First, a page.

Turkey is determined to curb inflation and trim a yawning
current account deficit that widened in the first months of the
year, Turalay Kenc, deputy governor at the Central Bank of the
Republic of Turkey, told Emerging Markets.
Kenc said fighting inflation was one of our two core
Our objective is to bring [Turkeys] CPI down to
around 5.3% by the end of the year. We are confident we can hit
that target, he said. Consumer prices rose by 6.13%
year-on-year in April, down from 7.29% the previous month, but
analysts said they are likely to increase further.
The more pressing concern is the current account deficit.
Turkeys 5-5-5 plan a long-term effort
to cut inflation and the deficit to 5% while boosting gross
domestic product (GDP) by the same percentage is only
partially working. The current account deficit widened to 6.2%
of GDP at end-February 2013, from 5.9% at the end of last
Kenc voiced concern, noting that while it would be
very nice to bring [the deficit] down to 5%, that sort of
target doesnt look likely in the
Turkeys deficit disorder stems largely from the cost
of securing oil and gas: the country imports 97% of its energy,
mostly from Russia.
Timothy Ash, head of emerging market research ex-Africa at
Standard Bank, said that Turkey spent $55 billion on energy
imports in 2012, or 5% of GDP. Achieving energy sustainability,
in other words, would also balance the budget.
To offset that burden, Turkey signed a $22 billion deal last
Friday with a Franco-Japanese consortium to build the
countrys second nuclear power plant. A third plant is
likely to given the green light in the coming months.
There is one [plant] still pending, said Kenc.
These are important deals, necessary to create a
sustainably balanced economy, he added.
Last November Fitch, the rating agency, upgraded Turkey to
investment grade. Senior financial figures in Istanbul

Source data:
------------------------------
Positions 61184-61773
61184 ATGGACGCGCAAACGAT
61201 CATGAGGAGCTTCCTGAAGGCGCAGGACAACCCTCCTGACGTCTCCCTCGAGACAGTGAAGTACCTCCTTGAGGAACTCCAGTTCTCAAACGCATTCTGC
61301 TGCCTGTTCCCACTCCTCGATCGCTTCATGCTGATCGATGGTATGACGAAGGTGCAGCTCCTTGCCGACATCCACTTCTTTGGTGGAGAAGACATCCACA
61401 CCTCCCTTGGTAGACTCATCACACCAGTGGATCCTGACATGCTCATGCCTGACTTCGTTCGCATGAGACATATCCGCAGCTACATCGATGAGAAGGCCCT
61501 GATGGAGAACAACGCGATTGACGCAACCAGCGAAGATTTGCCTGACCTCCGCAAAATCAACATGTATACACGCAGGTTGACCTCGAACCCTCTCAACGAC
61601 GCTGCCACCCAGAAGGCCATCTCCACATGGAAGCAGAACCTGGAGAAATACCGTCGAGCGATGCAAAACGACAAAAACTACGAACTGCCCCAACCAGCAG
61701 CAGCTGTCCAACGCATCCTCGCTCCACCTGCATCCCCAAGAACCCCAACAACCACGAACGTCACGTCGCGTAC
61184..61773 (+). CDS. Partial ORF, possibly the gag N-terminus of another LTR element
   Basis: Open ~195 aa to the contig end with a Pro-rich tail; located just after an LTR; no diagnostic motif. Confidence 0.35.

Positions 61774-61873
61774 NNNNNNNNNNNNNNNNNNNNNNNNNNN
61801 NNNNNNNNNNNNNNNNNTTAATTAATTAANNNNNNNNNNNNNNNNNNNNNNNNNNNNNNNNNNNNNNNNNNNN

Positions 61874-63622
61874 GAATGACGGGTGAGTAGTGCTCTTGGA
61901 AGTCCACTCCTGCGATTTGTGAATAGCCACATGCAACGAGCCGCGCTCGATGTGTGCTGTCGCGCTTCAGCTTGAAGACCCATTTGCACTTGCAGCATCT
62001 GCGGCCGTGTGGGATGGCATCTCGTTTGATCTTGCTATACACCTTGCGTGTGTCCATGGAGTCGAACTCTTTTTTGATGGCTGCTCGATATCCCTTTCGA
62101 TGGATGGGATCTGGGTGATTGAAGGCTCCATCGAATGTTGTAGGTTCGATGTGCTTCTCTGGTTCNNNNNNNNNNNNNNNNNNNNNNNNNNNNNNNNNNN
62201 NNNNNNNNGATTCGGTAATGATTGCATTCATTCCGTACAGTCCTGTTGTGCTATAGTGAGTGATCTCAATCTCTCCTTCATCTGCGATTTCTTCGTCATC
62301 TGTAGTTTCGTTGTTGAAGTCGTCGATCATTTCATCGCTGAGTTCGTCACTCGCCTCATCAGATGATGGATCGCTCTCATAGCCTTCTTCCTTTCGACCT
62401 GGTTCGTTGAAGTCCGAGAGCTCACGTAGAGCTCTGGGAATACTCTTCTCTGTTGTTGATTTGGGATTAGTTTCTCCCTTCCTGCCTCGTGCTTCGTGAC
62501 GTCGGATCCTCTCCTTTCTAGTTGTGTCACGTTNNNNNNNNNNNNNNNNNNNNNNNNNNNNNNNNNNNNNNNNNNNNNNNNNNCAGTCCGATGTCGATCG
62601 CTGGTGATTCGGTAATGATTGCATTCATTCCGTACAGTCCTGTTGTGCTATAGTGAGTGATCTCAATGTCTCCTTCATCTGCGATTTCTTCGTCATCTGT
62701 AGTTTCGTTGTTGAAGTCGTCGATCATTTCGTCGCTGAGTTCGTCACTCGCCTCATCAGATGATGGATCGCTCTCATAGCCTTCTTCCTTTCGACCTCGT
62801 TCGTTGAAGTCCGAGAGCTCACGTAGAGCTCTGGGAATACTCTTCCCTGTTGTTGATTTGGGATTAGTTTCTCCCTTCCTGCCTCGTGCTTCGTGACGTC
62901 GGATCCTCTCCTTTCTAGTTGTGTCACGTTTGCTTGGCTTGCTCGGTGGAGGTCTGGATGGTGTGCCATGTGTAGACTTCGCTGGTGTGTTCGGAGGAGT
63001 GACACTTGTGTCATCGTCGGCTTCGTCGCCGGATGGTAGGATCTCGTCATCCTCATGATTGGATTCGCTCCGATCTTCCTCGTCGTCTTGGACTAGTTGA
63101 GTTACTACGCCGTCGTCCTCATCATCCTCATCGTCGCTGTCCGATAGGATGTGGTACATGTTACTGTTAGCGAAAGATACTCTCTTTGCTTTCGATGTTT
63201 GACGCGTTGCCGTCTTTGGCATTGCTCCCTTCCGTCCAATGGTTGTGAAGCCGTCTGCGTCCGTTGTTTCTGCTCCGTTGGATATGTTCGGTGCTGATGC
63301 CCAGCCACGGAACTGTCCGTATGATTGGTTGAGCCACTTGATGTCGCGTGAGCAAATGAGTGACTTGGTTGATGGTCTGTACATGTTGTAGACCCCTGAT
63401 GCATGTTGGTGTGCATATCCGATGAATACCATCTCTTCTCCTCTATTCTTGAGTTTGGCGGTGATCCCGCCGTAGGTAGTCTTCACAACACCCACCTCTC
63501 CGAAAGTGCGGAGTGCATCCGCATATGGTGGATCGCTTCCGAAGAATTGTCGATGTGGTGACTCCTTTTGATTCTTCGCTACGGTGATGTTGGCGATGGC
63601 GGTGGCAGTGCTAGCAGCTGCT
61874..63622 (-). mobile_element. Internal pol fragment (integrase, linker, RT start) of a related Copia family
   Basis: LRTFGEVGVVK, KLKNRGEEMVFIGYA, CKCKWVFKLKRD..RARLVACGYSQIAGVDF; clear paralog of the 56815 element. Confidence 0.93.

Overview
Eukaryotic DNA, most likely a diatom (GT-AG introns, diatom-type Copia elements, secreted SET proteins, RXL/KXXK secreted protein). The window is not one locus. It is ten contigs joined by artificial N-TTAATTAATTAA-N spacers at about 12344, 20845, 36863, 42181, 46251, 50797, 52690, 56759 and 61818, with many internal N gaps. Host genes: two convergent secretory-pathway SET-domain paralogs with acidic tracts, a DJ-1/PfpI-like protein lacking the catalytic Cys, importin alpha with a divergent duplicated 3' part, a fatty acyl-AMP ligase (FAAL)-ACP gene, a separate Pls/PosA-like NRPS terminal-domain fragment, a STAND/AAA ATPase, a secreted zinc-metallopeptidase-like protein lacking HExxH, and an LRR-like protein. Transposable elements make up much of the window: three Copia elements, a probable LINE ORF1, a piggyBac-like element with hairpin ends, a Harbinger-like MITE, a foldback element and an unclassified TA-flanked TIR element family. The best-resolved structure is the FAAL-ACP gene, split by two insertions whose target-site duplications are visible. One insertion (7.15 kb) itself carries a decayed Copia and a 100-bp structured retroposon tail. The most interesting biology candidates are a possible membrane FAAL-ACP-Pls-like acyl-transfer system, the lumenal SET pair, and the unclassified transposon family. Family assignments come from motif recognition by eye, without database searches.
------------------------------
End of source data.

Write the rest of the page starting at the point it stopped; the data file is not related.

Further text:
contacted this week by Emerging Markets said
Moodys was likely to raise Turkeys credit rating to
investment grade before the year is out, with S&P following
On Wednesday Hans Blommestein, head of the OECDs bond
market and public debt management unit, said he could see
[no] reason that would block more rating upgrades
Underlying economic growth is also on the rise again. GDP
grew by just 2.2% in 2012, down from 8.5% the previous year,
though the European Commission recently raised its 2013 growth
forecast on the economy to 3.2% from 3%, and its 2014 forecast
to 4% from 3.8%.
Kenc said the economy was likely to grow by at least 3% this
year. Structural issues remain, the deputy central bank
governor admitted, but he said that Turkey was well on
the way to addressing them. We have a good population dynamics
and good productivity prospects. We have done a lot to get a
solid legal and financial infrastructure in place and ready for
Standard Banks Ash added: This is a very vibrant
long-term economic growth story, with good demographics, strong
public finances, good banks and a stable
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CORRECTION: A previous version of this story incorrectly
stated that Turkey's inflation target for the end of the year
is 6.2%. It is in fact 5.3%. This version also corrects the
2011 economic growth rate to 8.5%.